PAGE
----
I’ll be honest and say that it’s been a while since I’ve really followed the doujin scene, for various reasons. I’ve stopped following most of the gaming message boards I used to hear about them on, and the indiegames.com feed focuses much more heavily on western projects these days. While I still feel the danmaku itch occasionally, I usually scratch it by means of Cave’s back-catalog. Still, when I first heard about the two Danmaku Unlimited games, I was happy to see something fresh.
Donmaku Unlimited and its sequel Danmaku Unlimited 2 are a pair of doujin-style shmups for the iDevices. Although they’re a bit on the easy side compared to many of their contemporaries, they’ve got decent graphics combined with solid mechanics and controls into a very nice overall package.
To get the front-matter out of the way: visually, both games are solid if unremarkable; they’ve opted for the generic planes-and-spaceships sci-fi motif rather than the moeblobs that have plagued danmaku shmups for the last decade or so. The audio in the first is mediocre, but the second introduces a soundtrack worth digging out headphones for. Both games control using the familiar drag-anywhere-to-move-your-fighter method used by Cave’s iOS ports and Taito’s Space Invaders: Infinity Gene; it’s missing the ‘dead zone’ at the bottom of the screen that the Cave ports include, but it’s otherwise solid. It is a bit more generous than Infinity Gene, however; you won’t have to worry as much about enemies ambushing you from the bottom of the screen, and onscreen buttons are kept to a minimum. The second eliminates onscreen buttons entirely, using up or down swipes with a second finger in their place. It’s a little awkward at first, but feels very natural once you get the hang of it. DoDonPachi’s influence on both games is clear: both feature ships wielding both a wide, ‘bullet’ spread and a narrow, more powerful beam weapon.
The meat of most danmaku games comes to their scoring systems; the DU games use a combination grazing and combo system. At the top-left of the screen is a multiplier- this starts at 1x and builds up by increments of .1 as you graze enemy bullets. Grazing many in succession yields a combo; large combos both yield bonus points and build up the multiplier more quickly. Your multiplier is reset to 1x if you die or bomb, and decays rapidly if it’s over 100.0x or you take too long to defeat a boss. Also in play is a system similar to the Hyper mode of the latter DoDonPachi games- destroying enemies and grazing bullets builds up a ‘trance’ bar which, when filled, can be triggered to increase your offensive power and the value of point items dropped by enemies for a limited time. Finally, there’s a Shikigami no Shiro-esque system in play as well, whereby destroying enemies when you’re near bullets or other enemies yields a multiplier up to 16x. I haven’t determined if this is additive or multiplicative with the multiplier yielded by grazing; potentially, it could provide huge stacked bonuses.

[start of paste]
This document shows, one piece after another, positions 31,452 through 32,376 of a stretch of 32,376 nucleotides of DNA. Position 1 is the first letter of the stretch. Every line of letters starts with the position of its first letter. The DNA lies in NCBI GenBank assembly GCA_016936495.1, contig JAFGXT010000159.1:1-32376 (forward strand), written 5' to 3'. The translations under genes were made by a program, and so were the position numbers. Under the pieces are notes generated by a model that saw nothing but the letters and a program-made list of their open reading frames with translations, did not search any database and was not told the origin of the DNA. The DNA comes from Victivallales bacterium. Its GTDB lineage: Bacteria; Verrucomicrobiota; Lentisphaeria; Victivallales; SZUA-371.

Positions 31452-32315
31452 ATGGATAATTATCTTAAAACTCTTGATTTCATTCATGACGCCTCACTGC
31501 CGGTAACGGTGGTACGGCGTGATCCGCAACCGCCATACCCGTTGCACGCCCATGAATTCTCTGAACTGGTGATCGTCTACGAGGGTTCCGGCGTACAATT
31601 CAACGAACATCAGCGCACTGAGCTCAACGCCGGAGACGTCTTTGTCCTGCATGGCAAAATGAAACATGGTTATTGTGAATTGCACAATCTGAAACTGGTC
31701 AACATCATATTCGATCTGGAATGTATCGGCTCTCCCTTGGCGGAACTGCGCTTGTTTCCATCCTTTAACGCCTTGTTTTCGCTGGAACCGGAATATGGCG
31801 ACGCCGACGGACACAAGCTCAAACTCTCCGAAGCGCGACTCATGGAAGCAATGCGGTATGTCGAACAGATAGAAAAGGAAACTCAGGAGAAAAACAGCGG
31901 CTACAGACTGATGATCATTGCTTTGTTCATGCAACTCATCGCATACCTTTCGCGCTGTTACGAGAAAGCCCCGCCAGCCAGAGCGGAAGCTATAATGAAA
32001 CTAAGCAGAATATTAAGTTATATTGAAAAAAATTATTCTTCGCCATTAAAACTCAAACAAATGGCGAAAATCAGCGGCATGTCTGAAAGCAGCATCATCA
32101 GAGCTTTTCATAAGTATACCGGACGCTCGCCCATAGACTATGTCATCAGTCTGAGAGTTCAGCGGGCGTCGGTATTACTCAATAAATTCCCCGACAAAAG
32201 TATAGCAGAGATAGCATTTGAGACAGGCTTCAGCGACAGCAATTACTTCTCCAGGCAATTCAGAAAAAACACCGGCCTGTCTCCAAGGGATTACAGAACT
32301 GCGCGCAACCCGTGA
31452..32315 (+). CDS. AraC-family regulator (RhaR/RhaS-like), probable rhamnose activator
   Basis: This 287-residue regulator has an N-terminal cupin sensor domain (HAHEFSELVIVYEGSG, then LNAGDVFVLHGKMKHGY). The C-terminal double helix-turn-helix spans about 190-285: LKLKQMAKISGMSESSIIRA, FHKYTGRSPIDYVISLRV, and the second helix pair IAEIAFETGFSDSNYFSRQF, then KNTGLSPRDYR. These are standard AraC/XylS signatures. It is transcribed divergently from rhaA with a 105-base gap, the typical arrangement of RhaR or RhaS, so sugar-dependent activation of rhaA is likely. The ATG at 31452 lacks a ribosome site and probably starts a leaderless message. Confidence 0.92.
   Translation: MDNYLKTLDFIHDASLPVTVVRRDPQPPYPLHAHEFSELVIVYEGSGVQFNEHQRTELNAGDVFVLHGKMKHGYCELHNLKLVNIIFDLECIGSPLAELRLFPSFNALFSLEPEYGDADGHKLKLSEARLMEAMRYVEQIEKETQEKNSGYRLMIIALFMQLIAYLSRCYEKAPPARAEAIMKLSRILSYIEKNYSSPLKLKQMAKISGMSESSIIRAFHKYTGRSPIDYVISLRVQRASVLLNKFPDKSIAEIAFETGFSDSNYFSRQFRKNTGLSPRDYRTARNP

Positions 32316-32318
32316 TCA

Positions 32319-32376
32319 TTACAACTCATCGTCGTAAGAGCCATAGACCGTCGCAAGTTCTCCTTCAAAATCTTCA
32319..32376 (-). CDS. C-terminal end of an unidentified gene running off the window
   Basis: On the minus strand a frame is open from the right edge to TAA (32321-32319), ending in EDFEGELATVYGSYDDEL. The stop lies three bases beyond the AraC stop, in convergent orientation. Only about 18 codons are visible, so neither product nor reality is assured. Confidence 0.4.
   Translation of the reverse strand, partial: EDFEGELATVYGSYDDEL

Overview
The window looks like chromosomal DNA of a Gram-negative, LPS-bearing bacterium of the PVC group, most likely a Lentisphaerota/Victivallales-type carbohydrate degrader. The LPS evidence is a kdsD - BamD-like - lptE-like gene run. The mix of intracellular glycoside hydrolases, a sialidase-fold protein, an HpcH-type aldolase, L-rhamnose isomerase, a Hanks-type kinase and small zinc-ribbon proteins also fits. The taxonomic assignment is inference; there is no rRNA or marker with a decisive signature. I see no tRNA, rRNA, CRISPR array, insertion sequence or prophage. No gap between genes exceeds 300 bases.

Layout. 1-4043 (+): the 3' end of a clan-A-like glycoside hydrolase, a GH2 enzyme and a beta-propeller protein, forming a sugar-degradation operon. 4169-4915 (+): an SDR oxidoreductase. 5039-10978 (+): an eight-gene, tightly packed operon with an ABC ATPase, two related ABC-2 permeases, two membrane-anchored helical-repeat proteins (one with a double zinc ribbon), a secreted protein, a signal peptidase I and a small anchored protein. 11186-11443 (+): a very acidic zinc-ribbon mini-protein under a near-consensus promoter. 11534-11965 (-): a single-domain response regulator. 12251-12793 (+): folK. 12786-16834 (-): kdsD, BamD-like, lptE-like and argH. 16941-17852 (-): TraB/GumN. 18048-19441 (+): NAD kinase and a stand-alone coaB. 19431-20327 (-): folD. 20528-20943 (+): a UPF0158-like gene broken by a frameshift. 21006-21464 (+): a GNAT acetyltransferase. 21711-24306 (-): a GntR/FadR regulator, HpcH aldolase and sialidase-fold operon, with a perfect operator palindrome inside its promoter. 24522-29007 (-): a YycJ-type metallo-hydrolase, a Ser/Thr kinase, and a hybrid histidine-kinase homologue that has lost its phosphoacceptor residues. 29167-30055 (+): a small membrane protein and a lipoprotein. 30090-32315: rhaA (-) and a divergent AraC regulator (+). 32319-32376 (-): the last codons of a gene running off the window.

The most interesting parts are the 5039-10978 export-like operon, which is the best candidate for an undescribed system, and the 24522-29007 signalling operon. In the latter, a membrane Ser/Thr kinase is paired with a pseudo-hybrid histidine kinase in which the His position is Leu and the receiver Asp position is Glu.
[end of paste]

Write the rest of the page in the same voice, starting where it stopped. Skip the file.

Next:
Danmaku Unlimited 2 tweaks most of these systems. The game features two modes: Classic and Burst. Classic is similar to the original, save that your multiplier is now connected to collecting certain itmes rather than building up graze combos. Burst Mode changes things up a bit- your standard secondary laser is replaced by giant beam with the ability to destroy enemy bullets and change them into multiplier-boosting items. This beam is charged by collecting a third new type of item from destroying nearby enemies. I’m quite fond of the change- instead of offering screen-clearing bombs that you’re penalized for using, Burst Mode gives you a secondary ability which you’re rewarded for learning to use effectively… It’s something that I’d like to see in more shmups.
Although I’m not going to complain about this too much in my capacity as an unremarkable shmupper with the deteriorating reflexes of a man in his early 30s, both Danmaku Unlimited games seem fairly easy by comparison to many of their competitors. Although you start with a limited number of lives and continues, you’re given more as you play through the game on a fairly generous basis, and both allow you to take several hits before you die as well. The touchscreen controls give you far more control over your speed and direction than more traditional D-pad-style controls; once you’ve acclimated to them, you’ll have far better control than you would from a keyboard. Looking through the global high-score list, it looks like there’s a maximum score that many players of the original Danmaku Unlimited have hit. The second is better, but it’s also pretty clear that ‘serious’ players are thin on the ground, even if only because I was able to land in the top 25.
All in all, though, I’m pretty happy with the Danmaku Unlimited games. They’re both solid, high-quality doujin-level efforts with solid mechanics and a control scheme that makes me wonder why more PC shmup developers haven’t embraced the mouse. I’d strongly recommend that fans of the genre give the two a try- free demos of both games are available on iTunes.